Do you struggle carrying that ‘spare tyre’ around? There may be one culprit – stress.
Stress and Appetite
During fight-or-flight situations, stress hormones give us the biochemical strength we need. So when you see someone being able to carry a fridge out of a burning house, it’s because of those hormones.
When caught up in a stressful event, your body releases hormones such as adrenalin, which gives you instant energy, along with corticotrophin releasing hormone (CRH) and cortisol. In relation to appetite, high amounts of adrenalin and CRH makes you want to eat less. However, the effects usually don’t last long.
Cortisol is different. It works on replenishing your body after a stressful situation, and it stays around a lot longer. This hormone can remain elevated, increasing your appetite and makes you want to eat more.
Chronic stress without physical activity causes a sharp rise in cortisol levels. Whilst it increases hunger, it also promotes the desire for high-calorie foods.
Even more, cortisol affects fat distribution by causing fat to be stored centrally. This means around your internal organs. When you’re prolonged to cortisol exposure, your visceral fat, the fat surrounding the organs, can increase. Cortisol can also cause you to lose muscle tissues in arms and legs and store fat in the abdomen.
Too much fat stored in your belly can be a major health concern. Visceral fat is particularly dangerous because it wraps around vital organs and releases fatty acids into your blood, which elevates cholesterol and insulin levels and then lead to heart disease and diabetes.
The Body’s Fat Storage Enzyme, HSD
Deep within the fat cells, there is a little enzyme called 11 beta-hydroxysteroid-dehydrogenase-1 (HSD). HSD converts inactive cortisol back into active cortisol, which then functions as a potent fat-storage signal within fat cells, especially those fat cells in the belly area.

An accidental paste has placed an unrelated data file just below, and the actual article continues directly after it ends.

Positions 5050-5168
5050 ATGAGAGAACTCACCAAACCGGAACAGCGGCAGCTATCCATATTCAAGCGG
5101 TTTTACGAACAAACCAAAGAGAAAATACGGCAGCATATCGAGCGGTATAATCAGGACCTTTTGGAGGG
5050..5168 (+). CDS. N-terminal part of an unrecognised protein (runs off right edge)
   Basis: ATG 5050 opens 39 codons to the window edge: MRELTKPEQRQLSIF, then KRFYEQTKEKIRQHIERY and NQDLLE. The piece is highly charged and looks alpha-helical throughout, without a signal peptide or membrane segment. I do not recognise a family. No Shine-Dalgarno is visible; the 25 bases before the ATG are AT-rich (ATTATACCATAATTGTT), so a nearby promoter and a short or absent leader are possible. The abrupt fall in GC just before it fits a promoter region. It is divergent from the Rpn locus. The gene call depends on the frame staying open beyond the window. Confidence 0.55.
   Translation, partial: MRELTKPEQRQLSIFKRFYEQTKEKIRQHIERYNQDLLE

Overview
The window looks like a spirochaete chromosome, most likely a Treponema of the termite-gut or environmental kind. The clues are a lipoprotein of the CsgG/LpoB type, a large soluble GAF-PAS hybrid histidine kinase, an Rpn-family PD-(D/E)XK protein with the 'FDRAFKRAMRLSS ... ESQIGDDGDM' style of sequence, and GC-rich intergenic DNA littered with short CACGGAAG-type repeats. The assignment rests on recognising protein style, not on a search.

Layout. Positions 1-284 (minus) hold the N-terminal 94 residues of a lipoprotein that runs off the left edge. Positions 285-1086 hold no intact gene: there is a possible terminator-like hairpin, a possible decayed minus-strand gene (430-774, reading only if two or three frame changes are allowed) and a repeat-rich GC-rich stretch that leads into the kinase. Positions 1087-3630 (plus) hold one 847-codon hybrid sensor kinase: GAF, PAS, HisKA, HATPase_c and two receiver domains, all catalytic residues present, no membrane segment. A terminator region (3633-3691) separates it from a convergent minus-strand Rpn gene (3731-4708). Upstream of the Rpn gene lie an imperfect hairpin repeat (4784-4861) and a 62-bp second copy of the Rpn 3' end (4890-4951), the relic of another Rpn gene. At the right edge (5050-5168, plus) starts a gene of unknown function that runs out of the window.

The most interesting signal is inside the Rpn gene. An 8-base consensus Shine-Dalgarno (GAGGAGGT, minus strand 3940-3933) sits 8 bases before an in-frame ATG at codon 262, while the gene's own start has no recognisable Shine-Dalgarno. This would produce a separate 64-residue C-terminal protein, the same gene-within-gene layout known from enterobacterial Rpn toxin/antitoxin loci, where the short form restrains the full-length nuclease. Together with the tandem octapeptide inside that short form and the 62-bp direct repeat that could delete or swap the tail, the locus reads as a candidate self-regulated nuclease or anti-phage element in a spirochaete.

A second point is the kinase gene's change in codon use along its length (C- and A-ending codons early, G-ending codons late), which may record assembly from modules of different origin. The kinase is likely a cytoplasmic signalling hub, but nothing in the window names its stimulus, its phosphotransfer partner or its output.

HSD is more active in the abdominal fat cells than the fat cells in other parts of the body, which explains why cortisol exposure is associated with higher levels of fat in the abdominal area compared in the other parts of the body, such as the thighs and buttocks.
How to Get Rid of Belly Fat
So what can you do about that ‘spare tyre’? With physical activity and proper diet!
Regular moderate physical activity, at least 30 minutes per day (even better if up to 60 minutes per day) will help you control weight. Strength training can also help get rid of belly fat. If you’re considering doing spot exercises, keep in mind that they can tighten abdominal muscles but they won’t reach the visceral fats.
Of course, exercise should be complemented with proper diet. When you eat, always be mindful of portion size, and emphasize complex carbohydrates such as fruits, veggies and whole grains, and lean protein over simple carbohydrates. This means less (or no) white bread, refined grain pasta and sugary beverages. Another helpful way is to replace foods with saturated fats and trans fats with polyunsaturated fats.
You simply can’t get rid of belly fat by eliminating stress alone. But if you make it a habit to exercise and eat healthy every day, you can help shrink down the belly and even fight stress altogether!
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